The US state of Georgia is considering anti-hacking legislation that critics fear could criminalize security researchers. The bill, SB 315, was drawn up by state senator Bruce Thompson in January, has been approved by the state’s senate, and is now being considered by its house of representatives. The bill would expand the state’s current computer law to create what it calls the “new” crime of unauthorized computer access. It would include penalties for accessing a system without permission even if no information was taken or damaged. One of the bill’s backers, state Attorney General Chris Carr, said the bill is necessary to close a loophole: namely, the state now can’t prosecute somebody who harmlessly accesses computers without authorization.
From a statement his office put out when the bill was first introduced:
As it stands, we are one of only three states in the nation where it is not illegal to access a computer so long as nothing is disrupted or stolen. This doesn’t make any sense. Unlawfully accessing any computer in Georgia should be a crime, and we must fix this loophole.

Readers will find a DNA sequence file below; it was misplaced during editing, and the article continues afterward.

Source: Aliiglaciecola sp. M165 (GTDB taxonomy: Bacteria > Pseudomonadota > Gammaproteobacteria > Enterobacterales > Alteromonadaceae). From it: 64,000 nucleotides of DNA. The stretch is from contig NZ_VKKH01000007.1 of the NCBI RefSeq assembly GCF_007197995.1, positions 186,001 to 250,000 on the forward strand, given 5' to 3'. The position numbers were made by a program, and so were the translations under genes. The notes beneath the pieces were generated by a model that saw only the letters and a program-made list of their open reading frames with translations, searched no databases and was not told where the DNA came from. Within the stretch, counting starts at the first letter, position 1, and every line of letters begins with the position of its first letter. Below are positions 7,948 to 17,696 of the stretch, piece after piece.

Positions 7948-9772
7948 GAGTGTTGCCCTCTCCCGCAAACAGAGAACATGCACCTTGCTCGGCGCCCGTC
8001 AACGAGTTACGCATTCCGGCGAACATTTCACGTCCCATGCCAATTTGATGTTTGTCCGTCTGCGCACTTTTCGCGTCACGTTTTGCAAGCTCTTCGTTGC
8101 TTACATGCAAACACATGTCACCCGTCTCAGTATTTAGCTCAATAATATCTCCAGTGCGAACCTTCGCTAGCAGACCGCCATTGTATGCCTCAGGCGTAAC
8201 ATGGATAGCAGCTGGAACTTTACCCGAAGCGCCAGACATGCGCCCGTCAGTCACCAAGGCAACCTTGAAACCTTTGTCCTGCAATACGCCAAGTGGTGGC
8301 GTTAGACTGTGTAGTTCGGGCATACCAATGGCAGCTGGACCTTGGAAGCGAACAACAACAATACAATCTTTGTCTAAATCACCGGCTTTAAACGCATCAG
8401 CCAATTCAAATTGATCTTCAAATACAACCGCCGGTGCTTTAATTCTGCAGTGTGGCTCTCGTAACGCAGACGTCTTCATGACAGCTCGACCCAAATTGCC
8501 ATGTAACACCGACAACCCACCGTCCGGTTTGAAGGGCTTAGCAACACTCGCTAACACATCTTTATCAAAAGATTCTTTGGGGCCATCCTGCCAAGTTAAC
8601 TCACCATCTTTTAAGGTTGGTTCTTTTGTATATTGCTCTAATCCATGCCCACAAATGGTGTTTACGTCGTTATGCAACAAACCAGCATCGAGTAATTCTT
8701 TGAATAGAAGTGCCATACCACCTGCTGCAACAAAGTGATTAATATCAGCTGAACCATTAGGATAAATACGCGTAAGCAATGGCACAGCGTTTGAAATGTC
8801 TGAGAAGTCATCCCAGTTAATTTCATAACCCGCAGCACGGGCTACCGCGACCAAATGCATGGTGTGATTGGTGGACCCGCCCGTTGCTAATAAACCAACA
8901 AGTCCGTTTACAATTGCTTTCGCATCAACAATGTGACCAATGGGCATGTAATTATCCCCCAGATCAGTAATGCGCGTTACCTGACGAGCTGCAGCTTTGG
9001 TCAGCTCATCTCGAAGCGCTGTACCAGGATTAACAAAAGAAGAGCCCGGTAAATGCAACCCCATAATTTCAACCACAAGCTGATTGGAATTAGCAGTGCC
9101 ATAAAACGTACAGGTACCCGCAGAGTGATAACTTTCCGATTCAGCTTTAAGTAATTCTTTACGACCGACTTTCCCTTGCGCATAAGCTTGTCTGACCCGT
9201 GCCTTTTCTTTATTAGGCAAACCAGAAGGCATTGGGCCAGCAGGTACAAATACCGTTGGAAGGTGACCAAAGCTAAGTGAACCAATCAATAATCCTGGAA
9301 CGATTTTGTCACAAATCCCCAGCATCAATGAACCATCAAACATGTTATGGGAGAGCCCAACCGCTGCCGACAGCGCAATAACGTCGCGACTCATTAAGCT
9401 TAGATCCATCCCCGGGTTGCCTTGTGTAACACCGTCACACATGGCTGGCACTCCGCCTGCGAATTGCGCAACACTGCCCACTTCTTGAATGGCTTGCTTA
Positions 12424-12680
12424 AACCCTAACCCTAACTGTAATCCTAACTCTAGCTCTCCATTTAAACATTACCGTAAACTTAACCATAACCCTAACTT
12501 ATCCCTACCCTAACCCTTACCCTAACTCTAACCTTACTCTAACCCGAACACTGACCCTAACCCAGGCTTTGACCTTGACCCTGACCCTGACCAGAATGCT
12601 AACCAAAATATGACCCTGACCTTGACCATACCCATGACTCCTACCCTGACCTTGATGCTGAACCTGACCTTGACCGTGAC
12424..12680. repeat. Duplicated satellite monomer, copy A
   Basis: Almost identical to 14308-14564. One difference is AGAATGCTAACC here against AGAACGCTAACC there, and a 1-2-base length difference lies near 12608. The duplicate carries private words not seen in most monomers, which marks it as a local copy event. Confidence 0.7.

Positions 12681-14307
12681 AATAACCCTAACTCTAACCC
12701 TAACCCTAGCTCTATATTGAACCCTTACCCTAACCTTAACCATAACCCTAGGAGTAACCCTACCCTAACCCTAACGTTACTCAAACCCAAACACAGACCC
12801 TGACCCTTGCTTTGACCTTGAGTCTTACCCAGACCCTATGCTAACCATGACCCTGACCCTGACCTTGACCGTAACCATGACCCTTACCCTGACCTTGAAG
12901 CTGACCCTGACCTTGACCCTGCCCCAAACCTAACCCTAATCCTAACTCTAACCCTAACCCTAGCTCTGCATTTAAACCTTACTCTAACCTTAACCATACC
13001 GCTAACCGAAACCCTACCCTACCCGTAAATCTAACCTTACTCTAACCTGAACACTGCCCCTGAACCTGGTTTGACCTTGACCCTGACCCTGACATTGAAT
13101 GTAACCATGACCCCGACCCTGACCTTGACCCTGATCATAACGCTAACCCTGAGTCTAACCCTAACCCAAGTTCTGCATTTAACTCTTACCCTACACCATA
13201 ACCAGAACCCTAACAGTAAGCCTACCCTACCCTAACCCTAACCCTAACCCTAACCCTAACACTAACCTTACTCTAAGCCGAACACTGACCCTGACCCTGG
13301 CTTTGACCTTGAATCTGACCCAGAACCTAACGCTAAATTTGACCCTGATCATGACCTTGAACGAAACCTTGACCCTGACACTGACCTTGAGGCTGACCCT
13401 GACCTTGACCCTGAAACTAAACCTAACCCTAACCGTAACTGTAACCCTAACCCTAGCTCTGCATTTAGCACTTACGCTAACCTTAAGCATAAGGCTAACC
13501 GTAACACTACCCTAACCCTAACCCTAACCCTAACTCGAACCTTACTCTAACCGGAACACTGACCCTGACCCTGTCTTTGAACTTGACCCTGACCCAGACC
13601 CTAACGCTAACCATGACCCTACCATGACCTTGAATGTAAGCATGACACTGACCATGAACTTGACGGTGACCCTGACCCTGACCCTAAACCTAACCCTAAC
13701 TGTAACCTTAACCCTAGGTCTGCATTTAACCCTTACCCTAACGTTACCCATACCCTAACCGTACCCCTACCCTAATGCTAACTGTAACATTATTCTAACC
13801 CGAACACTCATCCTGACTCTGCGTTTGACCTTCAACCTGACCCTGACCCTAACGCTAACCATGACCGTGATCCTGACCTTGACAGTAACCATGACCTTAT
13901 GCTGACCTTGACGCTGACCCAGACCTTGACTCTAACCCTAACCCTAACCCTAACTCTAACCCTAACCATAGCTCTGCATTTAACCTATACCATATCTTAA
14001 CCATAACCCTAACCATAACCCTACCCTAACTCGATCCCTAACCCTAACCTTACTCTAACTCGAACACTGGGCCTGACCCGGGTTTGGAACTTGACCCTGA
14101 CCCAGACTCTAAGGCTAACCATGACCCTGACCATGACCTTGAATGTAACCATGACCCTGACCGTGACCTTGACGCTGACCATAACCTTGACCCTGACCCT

But critics of the legislation believe it a) will ice Georgia’s cybersecurity industry, penalizing security researchers reporting on bugs; b) would criminalize innocent internet users engaged in innocuous and commonplace behavior, given that the law’s definition of “without authority” could be broadly extended to cover behavior that exceeds rights or permissions granted by the owner of a computer or site (in other words, terms and conditions); and c) is unnecessary, given that current law criminalizes computer theft; computer trespass (including using a computer in order to cause damage, delete data, or interfere with a computer, data or privacy); privacy invasion; altering or deleting data in order to commit forgery; and disclosure of passwords without authorization.